A great white shark could end up in Europe this summer after taking a wrong turn, scientists have said.
The 17ft female shark has become only the second in history to cross the Atlantic.
The 3,541lb (253 stone) female shark, named Nukumi, usually swims up and down the east coast of America and Canada.
But in an unusual move, the 50-year-old matriarch - the largest ever tagged in the region by scientists monitoring it - took a swerve east, across the Atlantic.
Migratory species like great white sharks rarely cross the Mid-Atlantic Ridge - a barrier in the middle of the ocean - but Nukumi did just that earlier this month.
And the shark has kept going, surfacing long enough for the tag in its dorsal fin to send a GPS location back to a team tracking its movement at science organisation OCEARCH.
The only other great white shark tracked making the crossing was Lydia, in April 2014, which surprised scientists with a journey to the coast of Portugal.
Nukumi’s two-month voyage has so far taken the shark to 1,700 nautical miles off British shores –and experts said it could “capable of reaching the UK coast”.
They believe the great white may be on the move because it is pregnant and looking for a place to give birth away from its aggressive male counterparts.
OCEARCH's chief scientist Dr Bob Hueter said: “At this point in her track, Nukumi has crossed from the western Atlantic to the eastern Atlantic over the Mid-Atlantic Ridge, the dividing feature between west and east.
“She has been swimming eastward for about two months since she left the US coast off the state of North Carolina.
“As of her last known location, Nukumi was still about 1,700 nautical miles from the UK.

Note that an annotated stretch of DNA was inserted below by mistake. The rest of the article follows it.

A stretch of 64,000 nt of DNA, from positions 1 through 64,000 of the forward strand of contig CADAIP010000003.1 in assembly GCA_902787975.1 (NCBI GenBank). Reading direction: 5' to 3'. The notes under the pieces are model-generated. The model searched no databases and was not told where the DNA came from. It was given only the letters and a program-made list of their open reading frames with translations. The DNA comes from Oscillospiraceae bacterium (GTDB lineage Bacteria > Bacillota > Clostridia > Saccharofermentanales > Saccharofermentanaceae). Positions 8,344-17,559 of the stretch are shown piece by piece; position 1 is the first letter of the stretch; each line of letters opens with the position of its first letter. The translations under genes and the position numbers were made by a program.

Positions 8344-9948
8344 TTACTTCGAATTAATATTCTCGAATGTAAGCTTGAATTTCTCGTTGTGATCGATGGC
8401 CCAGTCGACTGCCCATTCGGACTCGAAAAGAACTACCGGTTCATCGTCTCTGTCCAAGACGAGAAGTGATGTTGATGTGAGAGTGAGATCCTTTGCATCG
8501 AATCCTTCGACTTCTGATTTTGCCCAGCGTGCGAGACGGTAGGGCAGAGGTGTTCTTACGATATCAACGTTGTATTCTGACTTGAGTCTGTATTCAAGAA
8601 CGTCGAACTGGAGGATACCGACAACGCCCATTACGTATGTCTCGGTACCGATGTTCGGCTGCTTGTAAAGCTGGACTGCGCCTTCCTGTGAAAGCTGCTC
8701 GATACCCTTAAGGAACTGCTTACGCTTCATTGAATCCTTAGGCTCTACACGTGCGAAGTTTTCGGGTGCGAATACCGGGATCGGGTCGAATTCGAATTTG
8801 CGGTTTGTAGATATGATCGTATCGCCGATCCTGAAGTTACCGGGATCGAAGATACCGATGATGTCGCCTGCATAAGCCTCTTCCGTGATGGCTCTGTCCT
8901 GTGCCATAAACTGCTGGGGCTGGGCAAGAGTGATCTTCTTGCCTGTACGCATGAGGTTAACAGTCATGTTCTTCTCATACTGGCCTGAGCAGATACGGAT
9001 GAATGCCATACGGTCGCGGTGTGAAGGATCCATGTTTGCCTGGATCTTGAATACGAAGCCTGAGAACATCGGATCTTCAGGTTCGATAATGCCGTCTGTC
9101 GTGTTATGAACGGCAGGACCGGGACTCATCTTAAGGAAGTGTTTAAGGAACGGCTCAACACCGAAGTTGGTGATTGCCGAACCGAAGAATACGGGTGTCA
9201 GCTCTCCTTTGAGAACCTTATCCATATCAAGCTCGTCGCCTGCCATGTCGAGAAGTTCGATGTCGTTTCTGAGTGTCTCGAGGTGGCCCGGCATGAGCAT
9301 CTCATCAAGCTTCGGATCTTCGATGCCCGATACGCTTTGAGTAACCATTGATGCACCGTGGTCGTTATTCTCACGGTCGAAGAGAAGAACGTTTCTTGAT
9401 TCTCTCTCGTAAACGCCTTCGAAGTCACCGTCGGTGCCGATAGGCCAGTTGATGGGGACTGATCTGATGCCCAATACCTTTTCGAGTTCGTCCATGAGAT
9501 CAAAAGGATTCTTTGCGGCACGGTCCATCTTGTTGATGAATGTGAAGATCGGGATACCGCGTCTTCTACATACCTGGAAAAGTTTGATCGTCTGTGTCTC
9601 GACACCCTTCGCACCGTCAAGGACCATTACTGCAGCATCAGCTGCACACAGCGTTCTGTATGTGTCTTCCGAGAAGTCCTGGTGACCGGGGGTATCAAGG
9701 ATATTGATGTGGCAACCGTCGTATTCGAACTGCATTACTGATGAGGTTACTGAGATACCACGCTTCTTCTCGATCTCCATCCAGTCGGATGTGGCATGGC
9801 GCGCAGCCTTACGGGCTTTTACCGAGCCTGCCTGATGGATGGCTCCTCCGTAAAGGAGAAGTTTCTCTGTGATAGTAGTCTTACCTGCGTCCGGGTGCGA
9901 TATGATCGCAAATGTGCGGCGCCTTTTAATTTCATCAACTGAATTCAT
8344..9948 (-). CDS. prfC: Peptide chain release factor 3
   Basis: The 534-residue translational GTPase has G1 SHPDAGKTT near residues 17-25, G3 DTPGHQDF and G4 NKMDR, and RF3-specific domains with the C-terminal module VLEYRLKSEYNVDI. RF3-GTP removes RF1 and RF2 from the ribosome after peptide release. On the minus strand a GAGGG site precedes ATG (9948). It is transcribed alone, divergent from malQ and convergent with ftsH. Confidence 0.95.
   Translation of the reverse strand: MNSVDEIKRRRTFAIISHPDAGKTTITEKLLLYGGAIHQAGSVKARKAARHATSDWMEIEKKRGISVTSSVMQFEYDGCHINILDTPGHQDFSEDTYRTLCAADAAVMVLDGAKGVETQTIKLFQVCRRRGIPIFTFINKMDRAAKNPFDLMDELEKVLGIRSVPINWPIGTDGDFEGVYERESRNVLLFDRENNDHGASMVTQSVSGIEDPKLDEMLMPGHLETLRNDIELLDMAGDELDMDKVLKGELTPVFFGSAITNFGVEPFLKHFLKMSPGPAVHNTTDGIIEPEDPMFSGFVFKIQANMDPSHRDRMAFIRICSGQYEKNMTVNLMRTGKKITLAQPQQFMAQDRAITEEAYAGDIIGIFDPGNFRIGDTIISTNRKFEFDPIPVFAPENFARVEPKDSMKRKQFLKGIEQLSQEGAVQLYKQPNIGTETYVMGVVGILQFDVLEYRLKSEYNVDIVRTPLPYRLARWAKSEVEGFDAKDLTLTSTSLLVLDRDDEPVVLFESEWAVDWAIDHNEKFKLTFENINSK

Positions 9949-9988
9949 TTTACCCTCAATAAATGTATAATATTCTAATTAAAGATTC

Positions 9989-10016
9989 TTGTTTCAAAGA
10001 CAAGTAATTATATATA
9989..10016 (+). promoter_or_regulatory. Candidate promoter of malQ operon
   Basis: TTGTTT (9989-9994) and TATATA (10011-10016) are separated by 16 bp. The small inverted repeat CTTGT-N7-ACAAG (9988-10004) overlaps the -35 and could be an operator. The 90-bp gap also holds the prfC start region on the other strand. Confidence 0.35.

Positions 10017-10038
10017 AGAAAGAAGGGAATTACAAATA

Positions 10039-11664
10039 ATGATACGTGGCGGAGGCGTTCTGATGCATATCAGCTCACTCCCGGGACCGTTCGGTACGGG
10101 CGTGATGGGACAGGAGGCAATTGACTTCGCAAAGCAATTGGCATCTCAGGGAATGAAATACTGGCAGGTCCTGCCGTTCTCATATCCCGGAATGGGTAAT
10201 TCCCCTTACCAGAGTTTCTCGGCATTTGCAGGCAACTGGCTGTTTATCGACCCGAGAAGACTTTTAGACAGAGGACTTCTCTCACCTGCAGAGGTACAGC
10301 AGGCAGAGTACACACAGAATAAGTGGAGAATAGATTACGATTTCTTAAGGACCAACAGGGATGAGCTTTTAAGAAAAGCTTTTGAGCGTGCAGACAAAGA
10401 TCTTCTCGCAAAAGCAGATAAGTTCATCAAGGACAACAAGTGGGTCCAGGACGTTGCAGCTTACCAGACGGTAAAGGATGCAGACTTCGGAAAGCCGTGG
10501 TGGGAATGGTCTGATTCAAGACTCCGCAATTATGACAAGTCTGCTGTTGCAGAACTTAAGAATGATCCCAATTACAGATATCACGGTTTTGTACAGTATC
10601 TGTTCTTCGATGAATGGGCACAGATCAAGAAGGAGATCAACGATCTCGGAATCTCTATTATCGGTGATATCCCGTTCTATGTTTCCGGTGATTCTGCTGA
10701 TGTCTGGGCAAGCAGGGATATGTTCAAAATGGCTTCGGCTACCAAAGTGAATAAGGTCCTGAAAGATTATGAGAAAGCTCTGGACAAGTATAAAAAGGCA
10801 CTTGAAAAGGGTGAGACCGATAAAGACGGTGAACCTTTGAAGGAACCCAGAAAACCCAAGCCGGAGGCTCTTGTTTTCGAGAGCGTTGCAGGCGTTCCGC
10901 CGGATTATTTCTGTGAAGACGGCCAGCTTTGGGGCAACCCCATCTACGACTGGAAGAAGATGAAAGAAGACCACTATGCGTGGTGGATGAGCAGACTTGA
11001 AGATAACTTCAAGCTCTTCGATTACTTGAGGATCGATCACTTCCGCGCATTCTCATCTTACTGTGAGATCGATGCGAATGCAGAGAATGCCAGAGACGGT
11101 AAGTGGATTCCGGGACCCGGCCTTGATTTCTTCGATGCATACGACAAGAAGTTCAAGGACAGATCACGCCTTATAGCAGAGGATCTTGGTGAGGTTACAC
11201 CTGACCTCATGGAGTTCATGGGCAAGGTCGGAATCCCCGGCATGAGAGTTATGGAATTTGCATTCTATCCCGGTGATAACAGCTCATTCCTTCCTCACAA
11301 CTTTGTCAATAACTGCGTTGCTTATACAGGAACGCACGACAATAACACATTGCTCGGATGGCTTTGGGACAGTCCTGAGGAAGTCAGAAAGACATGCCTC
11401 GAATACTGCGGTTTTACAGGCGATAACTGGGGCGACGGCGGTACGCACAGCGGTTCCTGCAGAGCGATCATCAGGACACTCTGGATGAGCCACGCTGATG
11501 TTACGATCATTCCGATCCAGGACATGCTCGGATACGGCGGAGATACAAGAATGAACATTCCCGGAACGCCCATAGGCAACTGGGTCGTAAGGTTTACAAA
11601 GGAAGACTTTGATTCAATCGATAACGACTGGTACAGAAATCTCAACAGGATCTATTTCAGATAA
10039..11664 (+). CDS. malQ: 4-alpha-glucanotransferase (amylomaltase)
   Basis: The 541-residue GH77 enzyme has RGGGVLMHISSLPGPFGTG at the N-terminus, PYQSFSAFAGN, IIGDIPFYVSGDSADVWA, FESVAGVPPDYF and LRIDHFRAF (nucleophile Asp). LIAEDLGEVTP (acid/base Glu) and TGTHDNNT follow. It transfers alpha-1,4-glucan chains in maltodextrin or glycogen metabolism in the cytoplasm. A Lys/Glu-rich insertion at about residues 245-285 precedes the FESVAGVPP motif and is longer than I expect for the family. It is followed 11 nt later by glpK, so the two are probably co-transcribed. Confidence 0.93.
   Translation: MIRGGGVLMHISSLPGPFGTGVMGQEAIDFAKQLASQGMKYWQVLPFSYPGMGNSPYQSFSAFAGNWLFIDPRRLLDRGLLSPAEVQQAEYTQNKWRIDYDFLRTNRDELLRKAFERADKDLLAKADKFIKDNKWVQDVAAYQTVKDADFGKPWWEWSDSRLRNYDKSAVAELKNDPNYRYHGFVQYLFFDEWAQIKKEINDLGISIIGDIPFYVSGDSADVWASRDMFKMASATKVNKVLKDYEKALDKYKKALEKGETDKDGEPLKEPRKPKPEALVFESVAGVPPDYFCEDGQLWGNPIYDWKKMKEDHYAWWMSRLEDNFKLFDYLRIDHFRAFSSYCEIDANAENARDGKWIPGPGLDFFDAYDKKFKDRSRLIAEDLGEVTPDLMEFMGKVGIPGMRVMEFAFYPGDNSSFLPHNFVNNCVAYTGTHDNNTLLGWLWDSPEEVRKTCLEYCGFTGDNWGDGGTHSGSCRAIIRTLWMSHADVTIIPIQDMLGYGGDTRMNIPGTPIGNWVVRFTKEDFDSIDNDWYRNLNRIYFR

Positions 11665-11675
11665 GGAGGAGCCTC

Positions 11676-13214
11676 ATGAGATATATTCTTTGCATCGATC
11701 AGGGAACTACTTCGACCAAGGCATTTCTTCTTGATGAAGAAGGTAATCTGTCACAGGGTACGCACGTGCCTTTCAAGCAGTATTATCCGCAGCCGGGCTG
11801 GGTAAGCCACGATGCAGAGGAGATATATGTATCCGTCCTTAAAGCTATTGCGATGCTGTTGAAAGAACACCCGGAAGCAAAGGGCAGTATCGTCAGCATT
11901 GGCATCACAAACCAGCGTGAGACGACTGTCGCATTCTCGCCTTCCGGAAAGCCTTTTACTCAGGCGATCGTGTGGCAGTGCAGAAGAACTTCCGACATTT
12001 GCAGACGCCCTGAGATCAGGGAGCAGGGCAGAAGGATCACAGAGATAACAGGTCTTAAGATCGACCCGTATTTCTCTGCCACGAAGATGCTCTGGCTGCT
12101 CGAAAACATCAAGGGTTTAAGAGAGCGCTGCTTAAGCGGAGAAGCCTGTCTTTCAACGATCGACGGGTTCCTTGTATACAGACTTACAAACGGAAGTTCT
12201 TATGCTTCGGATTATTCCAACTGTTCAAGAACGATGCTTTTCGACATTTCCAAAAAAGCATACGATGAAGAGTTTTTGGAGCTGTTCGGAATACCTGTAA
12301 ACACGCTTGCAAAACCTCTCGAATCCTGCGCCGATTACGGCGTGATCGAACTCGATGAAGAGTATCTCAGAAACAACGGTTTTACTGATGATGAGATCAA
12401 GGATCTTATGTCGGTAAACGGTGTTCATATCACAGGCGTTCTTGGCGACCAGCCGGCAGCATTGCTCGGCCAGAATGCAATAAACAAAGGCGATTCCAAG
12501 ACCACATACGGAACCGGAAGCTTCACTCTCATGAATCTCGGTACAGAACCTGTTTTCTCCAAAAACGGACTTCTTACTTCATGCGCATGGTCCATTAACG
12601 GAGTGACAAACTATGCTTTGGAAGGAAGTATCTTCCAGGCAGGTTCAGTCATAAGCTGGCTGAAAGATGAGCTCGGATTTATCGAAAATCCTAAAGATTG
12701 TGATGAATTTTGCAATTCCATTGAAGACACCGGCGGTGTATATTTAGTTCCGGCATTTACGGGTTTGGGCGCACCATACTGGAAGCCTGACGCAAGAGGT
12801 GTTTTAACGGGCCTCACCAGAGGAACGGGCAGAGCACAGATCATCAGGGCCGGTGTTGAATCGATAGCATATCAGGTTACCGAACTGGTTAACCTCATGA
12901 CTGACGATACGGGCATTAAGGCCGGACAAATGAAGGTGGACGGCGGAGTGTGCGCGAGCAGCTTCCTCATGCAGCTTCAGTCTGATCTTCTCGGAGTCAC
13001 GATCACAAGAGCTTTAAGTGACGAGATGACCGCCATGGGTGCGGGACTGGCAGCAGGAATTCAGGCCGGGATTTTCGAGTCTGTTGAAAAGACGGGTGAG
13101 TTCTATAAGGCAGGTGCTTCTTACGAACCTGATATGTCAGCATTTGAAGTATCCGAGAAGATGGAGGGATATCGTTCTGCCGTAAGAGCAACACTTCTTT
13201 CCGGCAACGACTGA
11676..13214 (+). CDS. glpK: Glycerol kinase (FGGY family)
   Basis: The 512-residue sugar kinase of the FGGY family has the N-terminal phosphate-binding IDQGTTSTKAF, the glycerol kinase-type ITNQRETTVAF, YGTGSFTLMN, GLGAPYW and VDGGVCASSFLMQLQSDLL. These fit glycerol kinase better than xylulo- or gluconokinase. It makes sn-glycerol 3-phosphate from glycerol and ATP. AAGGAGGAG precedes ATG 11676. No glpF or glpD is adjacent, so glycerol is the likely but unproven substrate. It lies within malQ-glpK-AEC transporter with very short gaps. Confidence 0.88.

“Now, that is less than her distance from the US coast, so she is capable of reaching the UK coast.
“But we would not predict that she will do that, as white sharks are rare off the UK.
“If she does not turn back soon, she might go to offshore islands or seamounts in the eastern Atlantic, places like the Azores.
“Or perhaps she will head towards the opening into the Mediterranean Sea, as there are white sharks in the Med.
“But again, none of our other sharks have done that. All of this is speculation that awaits more tag locations.
“If she behaves like other sharks that have shown a similar pattern, she will make a turn and loop back into the western Atlantic.
“But we have only watched a few sharks do this, so we can't say for sure that Nukumi will follow the same migratory pattern until she gives us more locations from her satellite tag.”
Nukumi is the largest white shark tagged in the Northwest Atlantic by OCEARCH to date, and researchers believe it is over 50 years old judging by its large scars.
Tracking from non-profit OCEARCH, which attached a tag to the shark’s dorsal fin in Nova Scotia in October 2020, shows it travels on average 44 miles each day.
The sharks are given a position and temperature tag which uses satellites to send their location each time they reach the surface.
Nukumi left the North Carolina coast on 22 February and since being tagged has travelled about 5,570 miles.
The shark crossed the ridge around 5 April, and has “pinged” a number of times since.
Dr Hueter said one concern experts had was the fishing activity out in the areas Nukumi is travelling in, where huge fleets of longliners fish for other species.
He said the great white could tear through fishing gear, but that any interaction with hooks and lines could also pose “a severe risk to her survival”.
Additional reporting by SWNS
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